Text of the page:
MLB The Show 17 Continues To Deliver Accessible Excellence
Every year, Sony Interactive Entertainment’s MLB The Show consistently brings an absurdly authentic Major League Baseball experience mixed with a top of the line suite of accessibility options. MLB The Show 17 is no exception to that standard, though this year’s entry also comes equipped with some of the biggest changes the franchise has seen in years. While most other sports franchises remove and replace features every year, perhaps just to offer something new, The Show instead chooses to build on top of the spectacular foundation it has built for itself over the last more than a decade.
First and foremost, MLB The Show 17 is still the premiere baseball simulation on the market. Core gameplay is as crisp as ever, and the focus on more accurate throwing motions for fielders this year is an immediately noticeable and welcomed fix over past years entries. No longer is your fielder triple clutching the ball and soft tossing it to first while the runner is barrelling down the line to beat out the throw. Not only does this help authenticity, but it makes removes interactions that feel “cheap,” like they shouldn’t have happened in the first place for obvious reasons. This attention to detail, while seemingly minor, has a huge impact on gameplay.
Returning are all the usual accessibility options you will expect from The Show. Batting and pitching can be boiled down to one button press, while fielding and throwing can be assisted or simulated as need be. However, the biggest new accessibility features come by way of quality of life features found in some of the game’s premiere modes, such as Franchise and Road to the Show.
The biggest new additions to Franchise mode are the new “critical situations” feature and the accompanying quick manage mode. Quick manage is The Show’s take on gameplay akin to Out of the Park Baseball. Players can choose a course of action for every situation, pitcher or batter. For example, with a runner on first and second with no outs, you might choose to tell your batter to sacrifice bunt, setting up men on third and second for a perfect sacrifice fly scenario. When pitching, you can tell your pitcher whether to pitch to contact or pitch around certain batters, putting your players in great situations to succeed as a real MLB Manager does. With critical situations, when simulating large swaths of games, the simulation will stop and the player will be prompted to pop into a game during an important moment. If the game is tied and the bases are loaded, players would be prompted to jump in and take control of that situation themselves.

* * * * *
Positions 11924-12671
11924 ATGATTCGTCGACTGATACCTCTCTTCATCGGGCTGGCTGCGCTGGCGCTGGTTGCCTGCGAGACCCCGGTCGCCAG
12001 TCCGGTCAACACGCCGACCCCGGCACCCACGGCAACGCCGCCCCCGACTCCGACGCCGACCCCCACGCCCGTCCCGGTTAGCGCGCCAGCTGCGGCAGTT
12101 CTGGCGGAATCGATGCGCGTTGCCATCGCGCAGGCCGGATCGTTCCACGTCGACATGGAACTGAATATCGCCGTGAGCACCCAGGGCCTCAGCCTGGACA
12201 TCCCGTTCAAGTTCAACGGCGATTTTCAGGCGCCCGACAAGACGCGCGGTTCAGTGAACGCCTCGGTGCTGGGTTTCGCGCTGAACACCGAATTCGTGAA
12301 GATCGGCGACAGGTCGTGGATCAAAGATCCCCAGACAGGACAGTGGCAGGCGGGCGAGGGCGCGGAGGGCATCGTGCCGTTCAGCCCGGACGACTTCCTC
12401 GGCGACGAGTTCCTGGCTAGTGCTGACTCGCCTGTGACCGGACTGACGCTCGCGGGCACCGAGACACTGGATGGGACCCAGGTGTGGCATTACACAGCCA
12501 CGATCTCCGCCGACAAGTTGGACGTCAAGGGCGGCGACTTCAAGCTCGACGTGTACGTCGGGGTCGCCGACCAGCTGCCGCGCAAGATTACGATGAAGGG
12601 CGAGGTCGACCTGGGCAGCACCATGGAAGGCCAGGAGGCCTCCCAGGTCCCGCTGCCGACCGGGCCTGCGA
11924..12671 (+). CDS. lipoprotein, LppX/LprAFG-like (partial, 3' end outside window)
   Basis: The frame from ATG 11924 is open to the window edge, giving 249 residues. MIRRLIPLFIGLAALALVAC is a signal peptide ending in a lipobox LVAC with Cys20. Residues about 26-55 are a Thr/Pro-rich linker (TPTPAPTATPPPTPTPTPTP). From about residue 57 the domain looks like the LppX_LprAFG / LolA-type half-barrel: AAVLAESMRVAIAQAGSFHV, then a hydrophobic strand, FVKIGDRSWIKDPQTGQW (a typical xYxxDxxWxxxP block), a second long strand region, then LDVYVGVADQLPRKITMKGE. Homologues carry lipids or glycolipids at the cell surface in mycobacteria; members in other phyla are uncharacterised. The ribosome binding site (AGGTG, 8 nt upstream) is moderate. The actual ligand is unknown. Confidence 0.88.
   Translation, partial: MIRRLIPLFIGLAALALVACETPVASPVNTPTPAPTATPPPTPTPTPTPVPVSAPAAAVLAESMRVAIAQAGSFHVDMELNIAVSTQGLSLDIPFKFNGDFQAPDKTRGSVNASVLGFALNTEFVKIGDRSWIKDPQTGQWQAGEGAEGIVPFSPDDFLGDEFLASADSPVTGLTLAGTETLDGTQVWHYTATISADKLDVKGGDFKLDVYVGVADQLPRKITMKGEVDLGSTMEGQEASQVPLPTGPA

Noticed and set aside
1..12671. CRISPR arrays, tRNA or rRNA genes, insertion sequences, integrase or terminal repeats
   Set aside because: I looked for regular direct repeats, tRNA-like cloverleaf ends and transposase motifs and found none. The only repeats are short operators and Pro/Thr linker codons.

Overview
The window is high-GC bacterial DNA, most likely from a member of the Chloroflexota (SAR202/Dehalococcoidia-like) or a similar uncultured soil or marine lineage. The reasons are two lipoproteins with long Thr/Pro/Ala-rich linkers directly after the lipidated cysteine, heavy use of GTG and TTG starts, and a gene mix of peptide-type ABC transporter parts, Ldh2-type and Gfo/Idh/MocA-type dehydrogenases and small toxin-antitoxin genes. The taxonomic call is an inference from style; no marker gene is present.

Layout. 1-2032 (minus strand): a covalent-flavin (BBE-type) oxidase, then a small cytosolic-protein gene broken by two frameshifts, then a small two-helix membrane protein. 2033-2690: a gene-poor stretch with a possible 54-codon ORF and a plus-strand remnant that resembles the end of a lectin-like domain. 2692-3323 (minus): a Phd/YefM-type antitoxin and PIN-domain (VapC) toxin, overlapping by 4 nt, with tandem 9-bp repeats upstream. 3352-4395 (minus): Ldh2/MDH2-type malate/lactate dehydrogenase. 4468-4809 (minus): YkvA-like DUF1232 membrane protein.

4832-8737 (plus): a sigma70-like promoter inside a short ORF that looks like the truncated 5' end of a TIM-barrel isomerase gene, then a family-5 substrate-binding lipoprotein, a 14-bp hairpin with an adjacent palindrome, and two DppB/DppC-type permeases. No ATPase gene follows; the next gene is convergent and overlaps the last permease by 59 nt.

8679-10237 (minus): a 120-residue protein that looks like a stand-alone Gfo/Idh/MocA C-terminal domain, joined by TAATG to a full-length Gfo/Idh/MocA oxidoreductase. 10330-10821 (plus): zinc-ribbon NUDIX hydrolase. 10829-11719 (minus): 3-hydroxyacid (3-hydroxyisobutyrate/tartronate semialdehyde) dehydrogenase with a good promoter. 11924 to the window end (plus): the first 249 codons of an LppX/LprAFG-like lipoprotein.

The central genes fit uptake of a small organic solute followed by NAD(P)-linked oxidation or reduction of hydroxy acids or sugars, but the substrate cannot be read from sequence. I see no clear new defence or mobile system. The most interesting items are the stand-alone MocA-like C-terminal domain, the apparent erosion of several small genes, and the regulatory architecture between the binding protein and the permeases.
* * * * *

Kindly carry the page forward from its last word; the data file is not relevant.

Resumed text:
Critical situations and quick manage, the latter especially, improves accessibility even further. While hitting and pitching can be boiled down to one button press each, quick manage offers players the opportunity to control their favorite players and franchise without the need of any timing or accuracy demands. They also give players more agency over how the season plays out. Playing a full game of baseball in The Show takes close to an hour, while quick manage can take anywhere from 2 to 5 minutes depending on the level of the player’s involvement.
Adding to The Show’s impressive amount of polish are other quality of life fixes that are felt much more than they are praised. In Road to the Show, training sessions happen less often but reward more points, giving players more time to play actual baseball as opposed to a constant stream of mini-games. Those mini-games were always the least accessible part of The Show anyway, so removing the heavy reliance on them makes RTTS mode more accessible by default. However, some headaches from previous entries haven’t been smoothed out yet. The throw and spectacular catch QTEs still exist from last year with no option to toggle them off without just turning off fielding opportunities altogether. While we refuse to sweep it under the rug, the fact that this feature is one of the least accessible aspects of gameplay says a lot of good things about the game as a whole.
Diamond Dynasty, The Show’s card collecting, microtransaction filled online mode focuses this year on a new breadth of modes featuring Battle Royale and Conquest modes. Conquest is a single player, baseball skinned game of Risk. Players must slowly move across the United States with their created and collected baseball team, taking fans and territory away from established Major League Baseball teams. Battle Royale is The Show’s “Draft Champions” clone, where players can draft their team from a randomized preset of players, choosing between some of MLBs newest stars and older fan favorites and legends, making team building just as important as gameplay. For players that like the grind of collection and online play, Diamond Dynasty’s new modes should keep them hooked all through the season.
We have seen this time and time again, but the games with the least accessibility hurdles are the games that give players the widest assortment of options and control methods. MLB The Show is head and shoulders above every other sports franchise in gaming, and remains one of the most accessible games of any genre, period. In fact, with the addition of quick manage, the gap has managed to widen ever so slightly. I don’t know whether that speaks more to Sony San Diego’s dedication to accessibility or to the lack of care from gaming’s other premiere sports franchises, but one thing we can say for sure is that MLB The Show continues to set a high bar for the rest of the industry. A standard it would be wise for other developers of every genre to strive to reach.